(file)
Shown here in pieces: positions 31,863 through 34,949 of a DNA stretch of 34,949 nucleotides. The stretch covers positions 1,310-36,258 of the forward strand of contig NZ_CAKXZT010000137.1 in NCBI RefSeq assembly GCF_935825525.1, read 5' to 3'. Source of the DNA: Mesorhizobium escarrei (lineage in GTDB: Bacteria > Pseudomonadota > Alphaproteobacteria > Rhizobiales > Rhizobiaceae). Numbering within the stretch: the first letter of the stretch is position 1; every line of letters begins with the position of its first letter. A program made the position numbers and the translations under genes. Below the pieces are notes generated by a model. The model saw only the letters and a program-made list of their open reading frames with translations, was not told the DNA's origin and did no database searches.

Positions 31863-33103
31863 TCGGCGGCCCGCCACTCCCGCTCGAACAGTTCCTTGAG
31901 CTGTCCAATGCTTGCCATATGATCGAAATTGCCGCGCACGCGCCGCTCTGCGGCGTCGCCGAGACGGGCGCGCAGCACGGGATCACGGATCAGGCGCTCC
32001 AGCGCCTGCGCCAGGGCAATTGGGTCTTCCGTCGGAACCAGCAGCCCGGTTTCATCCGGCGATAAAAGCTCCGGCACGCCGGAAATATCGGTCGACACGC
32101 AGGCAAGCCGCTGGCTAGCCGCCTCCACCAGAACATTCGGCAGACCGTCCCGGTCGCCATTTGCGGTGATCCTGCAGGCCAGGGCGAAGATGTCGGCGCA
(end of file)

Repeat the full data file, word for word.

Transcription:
Shown here in pieces: positions 31,863 through 34,949 of a DNA stretch of 34,949 nucleotides. The stretch covers positions 1,310-36,258 of the forward strand of contig NZ_CAKXZT010000137.1 in NCBI RefSeq assembly GCF_935825525.1, read 5' to 3'. Source of the DNA: Mesorhizobium escarrei (lineage in GTDB: Bacteria > Pseudomonadota > Alphaproteobacteria > Rhizobiales > Rhizobiaceae). Numbering within the stretch: the first letter of the stretch is position 1; every line of letters begins with the position of its first letter. A program made the position numbers and the translations under genes. Below the pieces are notes generated by a model. The model saw only the letters and a program-made list of their open reading frames with translations, was not told the DNA's origin and did no database searches.

Positions 31863-33103
31863 TCGGCGGCCCGCCACTCCCGCTCGAACAGTTCCTTGAG
31901 CTGTCCAATGCTTGCCATATGATCGAAATTGCCGCGCACGCGCCGCTCTGCGGCGTCGCCGAGACGGGCGCGCAGCACGGGATCACGGATCAGGCGCTCC
32001 AGCGCCTGCGCCAGGGCAATTGGGTCTTCCGTCGGAACCAGCAGCCCGGTTTCATCCGGCGATAAAAGCTCCGGCACGCCGGAAATATCGGTCGACACGC
32101 AGGCAAGCCGCTGGCTAGCCGCCTCCACCAGAACATTCGGCAGACCGTCCCGGTCGCCATTTGCGGTGATCCTGCAGGCCAGGGCGAAGATGTCGGCGCA